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Day 3: Le Jog

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I remember reading previously that Scotland was one of the last great wildernesses of Europe and when you are sat on your bike amidst the careering mountains, it isn’t difficult to see why. Hours pass on occasion without other human contact. The hills are silent but for the winds and dancing thistles. The only evidence of human existence is the road you are traversing along and even then they appear to go everywhere and nowhere simultaneously. You find yourself in a very rural gulf.

After a modest breakfast, we collected our possessions to begin Day 3 of the tour and the first hills of the day. We climbed steadily for the first 40 minutes covering some 3-4 miles before the road began to show any signs of compassionate levelling. The winds seemed somewhat more forgiving however and although some enquiry was made periodically at our ears, the elements were altogether more civilised and allowed us a much more enjoyable ride.

We cycled some 30 miles before our first real break for convenience. Rafe Watson’s convenience break to be precise. Rafe Watson chooses to wear bibbed shorts, which useful as they are, are not built for functionality. Every stop for relief requires some 60-70% undressing. One imagines a toddler with his trousers around his ankles letting fly into the highlands. When Rafe Watson wears his cap, and stands naked unleashing himself, he looks like Just William.

In any case, today marked the day of our first cumulative 100 miles. As we approached the umpteenth incredibly bothersome cattle grid, we counted down the distance until 100 flashed helpfully on our screens. We highfived and flew on, safe in the knowledge that this would not be the first time that highfiving would occur on the tour and perhaps we would find other reasons to justify peculiar American actions by two Englishmen in Scotland.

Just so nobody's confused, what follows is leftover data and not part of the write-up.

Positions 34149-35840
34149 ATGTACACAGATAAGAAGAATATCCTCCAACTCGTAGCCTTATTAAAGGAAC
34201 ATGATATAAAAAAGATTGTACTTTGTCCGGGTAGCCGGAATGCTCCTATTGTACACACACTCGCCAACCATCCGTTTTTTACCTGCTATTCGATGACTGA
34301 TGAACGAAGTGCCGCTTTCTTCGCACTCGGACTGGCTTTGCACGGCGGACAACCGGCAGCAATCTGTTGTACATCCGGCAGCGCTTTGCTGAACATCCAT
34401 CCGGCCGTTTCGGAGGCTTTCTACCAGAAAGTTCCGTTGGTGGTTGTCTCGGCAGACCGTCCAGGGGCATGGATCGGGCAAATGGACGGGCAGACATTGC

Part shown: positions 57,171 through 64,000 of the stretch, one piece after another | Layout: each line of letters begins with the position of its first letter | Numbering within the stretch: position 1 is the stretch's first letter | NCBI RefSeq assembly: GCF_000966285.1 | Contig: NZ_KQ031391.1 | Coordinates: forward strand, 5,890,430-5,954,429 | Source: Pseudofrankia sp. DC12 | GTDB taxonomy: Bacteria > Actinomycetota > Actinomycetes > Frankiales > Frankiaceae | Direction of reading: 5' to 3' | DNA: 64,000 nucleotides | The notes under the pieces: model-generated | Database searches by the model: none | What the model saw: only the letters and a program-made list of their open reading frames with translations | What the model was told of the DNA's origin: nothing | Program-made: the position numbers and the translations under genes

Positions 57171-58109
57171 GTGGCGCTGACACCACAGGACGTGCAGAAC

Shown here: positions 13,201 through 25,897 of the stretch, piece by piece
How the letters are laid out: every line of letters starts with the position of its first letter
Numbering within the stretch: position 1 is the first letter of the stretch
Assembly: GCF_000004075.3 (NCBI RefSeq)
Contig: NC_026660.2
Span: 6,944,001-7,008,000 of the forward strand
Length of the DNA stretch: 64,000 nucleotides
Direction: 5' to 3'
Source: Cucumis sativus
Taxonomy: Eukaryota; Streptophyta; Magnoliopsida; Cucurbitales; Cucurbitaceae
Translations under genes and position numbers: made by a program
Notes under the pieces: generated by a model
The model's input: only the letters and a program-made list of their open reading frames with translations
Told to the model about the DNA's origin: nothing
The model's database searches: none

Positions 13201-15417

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The journey itself remained pleasant throughout and without too much in the way of difficulty, albeit long remorseless ascents. The sun shined sufficiently to allow for the beginnings of odd coloured patches on our skin and whilst we were well behaved for the most part, honorary bleating at sheep and mooing at cows was observed, as I imagine is the tradition in these parts. The wildlife in general remained unperturbed and indifferent. Perhaps tomorrow we will try to ride one.

We descended into Tain (pronounced TEEN – or for definitive Scottishness, try “TEEN EH???” in your most exasperated tone) after a leisurely 66 miles with an average speed of 12.8mph in 5 hours and 4 minutes, in time to watch Murray gamble with three match points at the end of a long day for him, one imagines. Fortunately, he pulled himself together and a tennis match was won. Hurrah. Someone should tell the folks in Scotland. They don’t seem to know/care eh?

Aldercy Manning

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